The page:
If someone can come up with a compiler/installer that makes them executables when installed,
Those have been around for a while. Try googling. The issue is they take away some of the power of Java. Do you put all your .Net code into and Exe? or do you have DLLs?
I can stand it, until then Java should not be used for delivered apps.
Good. Less competition for me. While you are compiling or trying to figure out how to pay for third party tools, I'll be getting stuff done can selling products to customers.
@Damien - I think Jeff is talking about how .NET is done in practice. My experience jives with his.
jibes, not jives
On the "background compilation in C#" topic, my recollection is that when the "parse-only" background stuff went in, it was too expensive (ie took too long) to do the full compilation.
I have heard comments from VB.NET users about their projects getting slow when they get big, and I think that's the same issue showing up on the VB side.
It might be possible to build a compiler that would do a full background compilation within reasonable time constraints. My guess is that that sort of work does not fit in the C# 3.0 schedule, and my language test guy experience makes me less than excited about testing a full replacement compiler.
Regarding C# compilation tax, what the heck did you do before .net? Did you constantly recompile your c++/pascal/whatever code? Did you have background compilation with older platforms? How many "mistakes" do you make between each compile? When errors are flagged by the compiler is it difficult to double-click them to take you to the source? I am not trying to be petty, I just don't see what the big deal is. Full disclosure: I enjoy your writing and most of the issues you bring up.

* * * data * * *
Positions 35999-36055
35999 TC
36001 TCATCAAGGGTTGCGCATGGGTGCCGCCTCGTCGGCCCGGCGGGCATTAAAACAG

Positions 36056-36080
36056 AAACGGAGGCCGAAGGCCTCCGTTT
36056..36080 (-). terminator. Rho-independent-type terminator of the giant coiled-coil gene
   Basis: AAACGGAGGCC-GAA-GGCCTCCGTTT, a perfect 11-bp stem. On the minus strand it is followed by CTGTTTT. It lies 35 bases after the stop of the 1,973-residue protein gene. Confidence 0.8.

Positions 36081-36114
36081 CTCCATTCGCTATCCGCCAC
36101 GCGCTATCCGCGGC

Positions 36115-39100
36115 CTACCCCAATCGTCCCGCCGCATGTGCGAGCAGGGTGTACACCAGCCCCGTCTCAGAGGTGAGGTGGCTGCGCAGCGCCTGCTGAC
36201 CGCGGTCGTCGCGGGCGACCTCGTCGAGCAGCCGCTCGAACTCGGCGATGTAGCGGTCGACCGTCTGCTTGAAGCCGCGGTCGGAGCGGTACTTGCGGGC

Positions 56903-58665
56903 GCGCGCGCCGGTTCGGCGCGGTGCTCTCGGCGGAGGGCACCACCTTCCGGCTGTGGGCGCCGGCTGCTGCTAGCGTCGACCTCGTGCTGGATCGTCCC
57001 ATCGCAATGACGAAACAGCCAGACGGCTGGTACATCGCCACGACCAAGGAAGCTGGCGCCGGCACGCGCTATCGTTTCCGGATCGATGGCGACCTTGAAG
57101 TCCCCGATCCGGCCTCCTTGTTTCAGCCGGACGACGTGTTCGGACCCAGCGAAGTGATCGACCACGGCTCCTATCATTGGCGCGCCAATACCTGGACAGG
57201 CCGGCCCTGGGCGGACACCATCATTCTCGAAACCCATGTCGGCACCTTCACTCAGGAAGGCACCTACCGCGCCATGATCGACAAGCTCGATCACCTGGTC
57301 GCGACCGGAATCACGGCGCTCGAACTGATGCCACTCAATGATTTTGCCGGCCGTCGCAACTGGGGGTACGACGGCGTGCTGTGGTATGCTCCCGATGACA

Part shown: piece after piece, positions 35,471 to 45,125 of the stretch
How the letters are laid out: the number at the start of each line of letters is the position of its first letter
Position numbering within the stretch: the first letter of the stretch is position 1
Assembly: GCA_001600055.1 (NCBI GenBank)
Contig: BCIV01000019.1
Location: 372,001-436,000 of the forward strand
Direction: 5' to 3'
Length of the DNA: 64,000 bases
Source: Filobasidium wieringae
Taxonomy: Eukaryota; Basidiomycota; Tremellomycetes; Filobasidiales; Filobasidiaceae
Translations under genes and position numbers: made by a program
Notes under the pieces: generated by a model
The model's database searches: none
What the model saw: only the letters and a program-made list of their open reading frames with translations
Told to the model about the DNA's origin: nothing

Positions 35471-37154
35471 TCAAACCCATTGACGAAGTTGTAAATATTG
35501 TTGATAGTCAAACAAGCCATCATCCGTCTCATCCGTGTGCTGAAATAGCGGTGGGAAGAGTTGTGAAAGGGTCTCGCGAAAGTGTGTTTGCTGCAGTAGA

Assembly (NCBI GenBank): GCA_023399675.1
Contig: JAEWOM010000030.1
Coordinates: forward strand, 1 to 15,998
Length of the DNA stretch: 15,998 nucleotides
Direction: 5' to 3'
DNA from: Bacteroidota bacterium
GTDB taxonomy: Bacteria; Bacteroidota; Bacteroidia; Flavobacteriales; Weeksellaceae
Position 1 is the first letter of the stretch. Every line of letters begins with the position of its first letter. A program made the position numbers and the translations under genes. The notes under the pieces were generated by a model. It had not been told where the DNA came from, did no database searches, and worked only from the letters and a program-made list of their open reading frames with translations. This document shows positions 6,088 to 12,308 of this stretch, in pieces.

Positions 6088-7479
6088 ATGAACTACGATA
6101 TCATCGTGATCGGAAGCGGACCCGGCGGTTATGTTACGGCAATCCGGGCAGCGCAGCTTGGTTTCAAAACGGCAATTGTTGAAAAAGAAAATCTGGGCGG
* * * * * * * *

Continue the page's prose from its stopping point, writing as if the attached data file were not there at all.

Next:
Background compilation is one part of VB that I always disliked.
I write my code in a series of intermediate, often syntactically incorrect, states that only eventually become a properly functioning piece of code. Essentially I pseudocode much of the time, or jump around within my functions fleshing out details. Being "corrected" or worse yet blocked from being able to do what I intend to do by a compiler that thinks it knows what I'm up to better than I do creates a horrid experience.
"I fail to see the difference between red-squiggly-underline background spell checking, and red-squiggly-underline background compilation checking. (Well, performance considerations notwithstanding)"
Yeah, me either, which is why I'm wondering why I think that background compilation sounds like a good idea (which, to me, it does).